Sheep-breeding – dying activity. By Illya Krasnoshchok (Illya Reddy)


Sheep-breeding – dying activity

By Illya Krasnoshchok (Illya Reddy)

Hello Steve and readers of Steve Huff’s website. This time I would like to share my impressions after spending time in mountains and observing sheep-breeders lifestyle in modern Europe.

Last month I had an opportunity to go the south of Poland, mountain district with little villages and tiny towns hidden between green hills. People that live there differ from those who live in the other parts of Poland, some of them don’t even consider themselves Polish, they are “górale” (people from mountains). The place is gorgeous: green hills, forests, lots of creeks flowing from the mountains, many small villages, and hard-working people, – no wonder that sheep-breeding used to prosper here.

Sheep-breeding is an ancient activity, which was one of the main professions of people living in the Carpathian Mountains. Unfortunately, like many other activities it is no longer profitable enough to be popular. But there are still people who are really dedicated to this kind of work and I was lucky to meet such people, and get acquainted with a family that lives from this business: Władek, his caring wife, and nine children.

Władek has been a sheep-breeder for his whole live. Everyone takes part in this family business. They do all work by themselves only occasionally hiring people to help. Children, even younger ones, help father to take care of the sheep. Older ones even take initiative to make some improvements to the structure of family business. For example, Władek’s daughter, Basia, being 17 years old high school student initiated and fully implemented the idea of improving their sheep-farm in order to meet the requirements of the EU so now they get a little bit of financial support from the European Union.


I was lucky to observe their life for a couple of days and took some pictures of what they see as every day life. It is quite amazing how hard-working their children are and even more so they manage to do well at school at the same time. Władek himself in spite of some very serious health problems continues to work hard because of necessity to take care of the family, but also because he is very passionate about what he does.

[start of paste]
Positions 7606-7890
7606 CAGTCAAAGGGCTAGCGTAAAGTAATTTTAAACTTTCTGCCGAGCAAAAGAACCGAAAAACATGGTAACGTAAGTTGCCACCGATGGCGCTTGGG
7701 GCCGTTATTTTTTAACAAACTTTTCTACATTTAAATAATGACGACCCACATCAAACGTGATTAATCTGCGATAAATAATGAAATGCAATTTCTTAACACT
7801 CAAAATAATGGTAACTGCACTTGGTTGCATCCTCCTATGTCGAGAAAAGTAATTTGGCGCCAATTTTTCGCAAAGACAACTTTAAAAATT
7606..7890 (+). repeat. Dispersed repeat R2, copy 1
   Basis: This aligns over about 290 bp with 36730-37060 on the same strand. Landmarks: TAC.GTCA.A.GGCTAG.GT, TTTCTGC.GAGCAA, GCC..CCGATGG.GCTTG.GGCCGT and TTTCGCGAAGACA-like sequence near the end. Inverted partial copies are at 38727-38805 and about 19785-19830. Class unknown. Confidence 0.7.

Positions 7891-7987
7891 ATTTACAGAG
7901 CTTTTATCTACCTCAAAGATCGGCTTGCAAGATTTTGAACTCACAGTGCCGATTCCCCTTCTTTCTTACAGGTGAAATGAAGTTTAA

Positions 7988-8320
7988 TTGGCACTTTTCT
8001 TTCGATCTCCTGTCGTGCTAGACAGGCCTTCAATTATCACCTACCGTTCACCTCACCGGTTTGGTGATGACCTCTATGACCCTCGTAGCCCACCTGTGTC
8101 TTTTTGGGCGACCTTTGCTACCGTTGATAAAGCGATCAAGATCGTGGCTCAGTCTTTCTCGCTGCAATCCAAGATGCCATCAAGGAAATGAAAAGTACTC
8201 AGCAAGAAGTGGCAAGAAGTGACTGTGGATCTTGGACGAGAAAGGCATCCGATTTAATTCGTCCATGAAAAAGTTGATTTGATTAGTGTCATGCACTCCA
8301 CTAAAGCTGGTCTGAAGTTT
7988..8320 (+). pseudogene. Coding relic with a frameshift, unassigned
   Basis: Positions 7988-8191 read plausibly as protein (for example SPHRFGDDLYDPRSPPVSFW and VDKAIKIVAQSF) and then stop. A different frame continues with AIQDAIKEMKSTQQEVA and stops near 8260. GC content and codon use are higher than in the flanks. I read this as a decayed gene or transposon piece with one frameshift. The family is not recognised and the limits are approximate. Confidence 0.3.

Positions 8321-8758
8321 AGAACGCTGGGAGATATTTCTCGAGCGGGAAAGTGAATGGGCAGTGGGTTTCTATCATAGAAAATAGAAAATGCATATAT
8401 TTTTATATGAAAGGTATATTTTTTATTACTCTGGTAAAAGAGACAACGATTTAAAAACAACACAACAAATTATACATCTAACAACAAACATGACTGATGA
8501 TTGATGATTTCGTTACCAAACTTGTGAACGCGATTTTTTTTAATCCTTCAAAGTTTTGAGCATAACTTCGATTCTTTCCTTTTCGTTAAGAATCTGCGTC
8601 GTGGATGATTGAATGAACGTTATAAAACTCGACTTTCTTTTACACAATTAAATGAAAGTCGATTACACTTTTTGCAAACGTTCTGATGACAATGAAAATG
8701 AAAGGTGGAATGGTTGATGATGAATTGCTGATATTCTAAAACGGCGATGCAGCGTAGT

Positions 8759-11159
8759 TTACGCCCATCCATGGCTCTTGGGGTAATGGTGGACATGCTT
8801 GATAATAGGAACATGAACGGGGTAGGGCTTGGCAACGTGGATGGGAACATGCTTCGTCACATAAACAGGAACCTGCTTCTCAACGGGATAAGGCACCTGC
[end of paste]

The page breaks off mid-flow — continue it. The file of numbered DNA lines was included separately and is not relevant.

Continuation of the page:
The whole family lives in a house in the village as other people do there, but two or three of them are always shepherd sheep on green hills or just staying bacówka. Bacówka (pronounced like “batsoovka”) is something like a sheep-breeders base placed outside the village, where shepherds can keep their stuff, sleep, make milk products or slaughter sheep. This particular bacówka consists of a small house, two sheds and fumatorium.


Inside the fumatorium.


Two steps from bacówka a small mountain creek flows.


This place is literally by the board between Poland and Slovakia, so sometimes it is difficult to say in which country you are.

Slovakia, just an hour walk from Poland.


Despite being impressed by sheep-breeders passion about what they do I also feel rather desperate about the conditions of their work. It is a pity that Poland and EU don’t try really hard to help such activities as sheep-breeding which are part of nation’s culture to prosper. Though EU funds farms it is often too complicated bureaucratic system for people to understand without having specific knowledge in law. Often funding is so little, that many consider it not worth all the efforts you have to make do get it. So there is a lot to improve in this sector. It is hard to imagine, that couple decades from now we may not be able to see green hills all covered with hundreds of white sheep. Landscape feels naked without them.

For me it was a great couple of days spent shooting in nice company. Such a great feeling when you just take photographs and think, nothing more.


My personal favorite shot from the whole trip. Evening, shepherds fold sheep.

Thank you for reading. For those of you who are interested, all pictures are taken using Olympus E-P1 with 17mm f/2.8 lens.

Feel free to visit: – Momentum street photography collective – my Flickr page


  1. Thank you for these pictures – they really take us there. Documentary and poetic at the same time. And to my taste all of them benefit from a bit more light – not much, just enough to lift them out of the current fashion for losing things in too much shadow and/or contrast. But I know this is my hobby horse – stick with your own style,if that’s what you like best!

  2. Great shots! I am Slovak, and I know that there aren’t as many sheep breeders as there were before…It is caused by EU hygiene regulations that are overdone. The family you have documented is not a common one, usually they lkive in much better conditions 🙂

    • Thanks, Vlado!

      They live in normal big house. On the picture is just a place where they work. If that is what you are talking about.

    • haven’t been home for some time but I remember we used to go north and drive around few areas to buy cheese and whatever shepherds had to offer – is that all gone now? (last time I did that was in 2002)

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